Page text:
trait ArrayOrJson
    public function asArray() : array
        return get_object_vars($this);

    public function asJson() : string
        return json_encode($this->asArray());

2. Point out any requirements

If you need to build a trait that will require the existence of specific methods from any class that will be using it, then try to make these requirements as clear as possible in the trait definition. If this is not possible, then make crystal clear what is the set of classes that can be used by.

3. Make traits detectable

One “pain” point relevant to how PHP implements traits is that we cannot use type-hints to detect whether or not an object comes from a class that uses a specific trait or not. Probably, that is why other languages, like Java and C# have used interfaces to implement traits. The use of interfaces is handy. However, on the other hand, it twists a bit the concept of interface. Anyway, because of that, when working in PHP, I would consider it a good practice that all traits are accompanied by relevant interfaces. That way we easily tell whether an object has a trait or not. Here is an example:

interface ISingleton {
    public static function getInstance();

trait Singleton
    private static $instance;

    public static function getInstance() {
        if (!(self::$instance instanceof self)) {
            self::$instance = new self;
        return self::$instance;

class SqlProfiler implements ISingleton
    use Singleton;

$profiler = new SqlProfiler();
if ($profiler instanceof ISingleton) {

4. Do not use them as services

I have included in this post an example that I have seen in several other blogs and articles. An example of making a logger widely available to classes as a trait. Though it serves its purpose, I can’t help noticing how wrong it feels. In a real application, this would probably be a cruel violation of single responsibility principle. After all, we have already a better way to make services available to classes. Dependency injection. And if we are talking about a lot of services, a dependency injection container, that most modern frameworks provide. But, again, as I always say, the last word belongs to the developer. Every case is special one and you should judge what is the best way to go.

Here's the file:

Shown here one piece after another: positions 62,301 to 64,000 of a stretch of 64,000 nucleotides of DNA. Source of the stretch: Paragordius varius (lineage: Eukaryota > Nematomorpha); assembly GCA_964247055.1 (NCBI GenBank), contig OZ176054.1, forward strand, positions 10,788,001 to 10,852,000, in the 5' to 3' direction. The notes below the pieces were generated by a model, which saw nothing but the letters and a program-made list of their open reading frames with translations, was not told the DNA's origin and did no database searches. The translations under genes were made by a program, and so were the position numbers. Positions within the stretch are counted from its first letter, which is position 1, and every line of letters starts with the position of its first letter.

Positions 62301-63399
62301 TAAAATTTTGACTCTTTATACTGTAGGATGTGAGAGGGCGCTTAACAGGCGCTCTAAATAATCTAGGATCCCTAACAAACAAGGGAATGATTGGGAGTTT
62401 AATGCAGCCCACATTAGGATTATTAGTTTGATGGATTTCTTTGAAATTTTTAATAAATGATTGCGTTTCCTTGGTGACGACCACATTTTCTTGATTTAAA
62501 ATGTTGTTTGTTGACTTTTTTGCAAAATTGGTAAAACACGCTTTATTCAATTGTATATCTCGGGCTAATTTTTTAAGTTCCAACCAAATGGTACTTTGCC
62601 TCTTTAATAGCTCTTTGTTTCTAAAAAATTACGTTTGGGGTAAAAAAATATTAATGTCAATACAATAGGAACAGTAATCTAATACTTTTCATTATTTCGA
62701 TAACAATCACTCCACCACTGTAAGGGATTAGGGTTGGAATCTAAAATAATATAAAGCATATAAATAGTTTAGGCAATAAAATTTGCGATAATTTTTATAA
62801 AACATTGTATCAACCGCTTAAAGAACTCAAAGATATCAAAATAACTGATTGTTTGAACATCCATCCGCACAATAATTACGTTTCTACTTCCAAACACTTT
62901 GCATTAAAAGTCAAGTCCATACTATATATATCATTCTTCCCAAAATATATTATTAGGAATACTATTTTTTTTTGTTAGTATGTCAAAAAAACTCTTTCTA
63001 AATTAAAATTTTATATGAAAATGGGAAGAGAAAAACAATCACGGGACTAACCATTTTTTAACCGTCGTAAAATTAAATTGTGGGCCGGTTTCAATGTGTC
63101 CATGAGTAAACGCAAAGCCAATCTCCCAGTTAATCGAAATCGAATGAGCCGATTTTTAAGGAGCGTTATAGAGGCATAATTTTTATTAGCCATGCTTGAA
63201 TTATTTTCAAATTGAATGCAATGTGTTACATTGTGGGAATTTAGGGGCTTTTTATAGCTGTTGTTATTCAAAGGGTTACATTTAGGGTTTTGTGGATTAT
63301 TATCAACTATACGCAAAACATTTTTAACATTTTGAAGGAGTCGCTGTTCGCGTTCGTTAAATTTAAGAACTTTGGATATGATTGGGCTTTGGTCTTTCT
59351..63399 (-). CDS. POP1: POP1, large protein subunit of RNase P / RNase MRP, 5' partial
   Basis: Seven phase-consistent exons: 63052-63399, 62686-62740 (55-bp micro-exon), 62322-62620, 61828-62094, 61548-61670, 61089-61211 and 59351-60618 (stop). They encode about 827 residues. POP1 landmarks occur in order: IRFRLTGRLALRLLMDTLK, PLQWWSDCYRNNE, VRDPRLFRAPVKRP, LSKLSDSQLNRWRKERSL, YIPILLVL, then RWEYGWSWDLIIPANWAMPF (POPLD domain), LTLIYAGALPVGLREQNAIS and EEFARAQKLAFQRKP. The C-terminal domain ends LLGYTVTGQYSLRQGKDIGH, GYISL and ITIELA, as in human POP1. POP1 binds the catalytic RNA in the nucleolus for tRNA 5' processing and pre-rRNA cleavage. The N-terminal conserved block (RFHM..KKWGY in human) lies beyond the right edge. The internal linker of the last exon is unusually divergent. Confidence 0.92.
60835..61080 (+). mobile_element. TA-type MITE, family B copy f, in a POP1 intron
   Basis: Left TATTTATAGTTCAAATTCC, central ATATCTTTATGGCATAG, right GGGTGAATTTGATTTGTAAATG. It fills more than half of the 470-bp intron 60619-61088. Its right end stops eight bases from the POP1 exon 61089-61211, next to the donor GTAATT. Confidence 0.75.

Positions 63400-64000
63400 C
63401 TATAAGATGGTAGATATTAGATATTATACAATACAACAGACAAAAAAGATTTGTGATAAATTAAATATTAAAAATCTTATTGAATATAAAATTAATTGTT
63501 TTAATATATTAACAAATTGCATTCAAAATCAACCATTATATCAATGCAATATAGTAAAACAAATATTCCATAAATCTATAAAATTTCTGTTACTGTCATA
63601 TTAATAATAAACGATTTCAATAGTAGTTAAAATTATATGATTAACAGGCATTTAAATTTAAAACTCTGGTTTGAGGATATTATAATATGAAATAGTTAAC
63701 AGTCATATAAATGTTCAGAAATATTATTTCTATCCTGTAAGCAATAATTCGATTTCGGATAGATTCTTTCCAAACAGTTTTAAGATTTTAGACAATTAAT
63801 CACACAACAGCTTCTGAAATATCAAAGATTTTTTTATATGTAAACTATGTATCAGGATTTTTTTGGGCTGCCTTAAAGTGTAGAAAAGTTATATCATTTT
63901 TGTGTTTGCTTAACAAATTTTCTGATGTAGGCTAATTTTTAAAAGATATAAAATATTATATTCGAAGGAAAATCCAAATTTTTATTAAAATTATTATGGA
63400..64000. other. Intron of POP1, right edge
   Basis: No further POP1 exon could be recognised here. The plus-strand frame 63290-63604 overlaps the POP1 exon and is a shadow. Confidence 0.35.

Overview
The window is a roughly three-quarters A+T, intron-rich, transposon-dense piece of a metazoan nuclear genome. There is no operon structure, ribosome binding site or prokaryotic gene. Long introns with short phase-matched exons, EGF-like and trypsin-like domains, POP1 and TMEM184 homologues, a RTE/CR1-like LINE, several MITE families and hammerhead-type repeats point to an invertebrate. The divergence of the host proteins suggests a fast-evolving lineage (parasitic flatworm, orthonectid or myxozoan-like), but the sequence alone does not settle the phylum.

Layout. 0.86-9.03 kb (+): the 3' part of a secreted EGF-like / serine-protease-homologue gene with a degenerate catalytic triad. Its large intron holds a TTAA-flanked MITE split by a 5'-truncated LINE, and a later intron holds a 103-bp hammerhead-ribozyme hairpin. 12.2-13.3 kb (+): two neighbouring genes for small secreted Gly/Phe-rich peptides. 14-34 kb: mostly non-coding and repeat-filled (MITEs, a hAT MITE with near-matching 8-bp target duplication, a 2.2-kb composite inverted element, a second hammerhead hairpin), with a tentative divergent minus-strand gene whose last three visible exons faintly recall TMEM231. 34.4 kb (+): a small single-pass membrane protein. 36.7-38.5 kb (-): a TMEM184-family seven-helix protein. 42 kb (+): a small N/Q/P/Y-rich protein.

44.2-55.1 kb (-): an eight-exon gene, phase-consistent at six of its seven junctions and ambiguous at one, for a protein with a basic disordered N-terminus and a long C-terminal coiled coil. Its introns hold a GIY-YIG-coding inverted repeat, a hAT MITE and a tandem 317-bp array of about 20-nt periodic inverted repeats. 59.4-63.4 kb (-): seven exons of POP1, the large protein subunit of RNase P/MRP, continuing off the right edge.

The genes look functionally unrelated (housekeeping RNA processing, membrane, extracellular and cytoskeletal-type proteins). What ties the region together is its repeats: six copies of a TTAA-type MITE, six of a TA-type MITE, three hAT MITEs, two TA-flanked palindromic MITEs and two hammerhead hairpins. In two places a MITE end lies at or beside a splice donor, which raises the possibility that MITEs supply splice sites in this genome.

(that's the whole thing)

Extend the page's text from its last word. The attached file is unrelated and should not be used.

5. Pick trait method names carefully.

Not much to say here. Since you cannot know in advance the full set of classes that will be using the trait, try to avoid naming conflicts by carefully picking trait method names that closely match their semantics.

Multiple ways to deal with code duplication

At this point, I would like to put down some thoughts on deciding the way to reduce code duplication. I am talking about the case where multiple classes use the same code block (a method, or a bunch of them).

(a) When the work done by this block is not tied to a specific class domain and there is no need to access class context (class properties) and the work requires no state between subsequent invocations, then we can extract the code block to a global function or a static method put in a helper class.

(b) When the work to be done has no need to access class context and is not tied to a specific class domain but requires state, then the code can be moved to a service class that will be passed through dependency injection.

(c) When the work is tied to a specific class domain and is exactly the same in all class versions, then the code block can be moved to a parent class (abstract or not).

(d) When the work is tied to a specific class domain and code block implementation has small differences between class versions, then we can implement each code block version as a separate trait and add each implementation/trait to the relevant class.

(e) When the code block is not tied to class domain but needs to access class context, then we can use a trait if the use of this code block is limited. Or, we can use a global object super class if the code block needs to be applied to all classes (e.g default implementation of magic methods).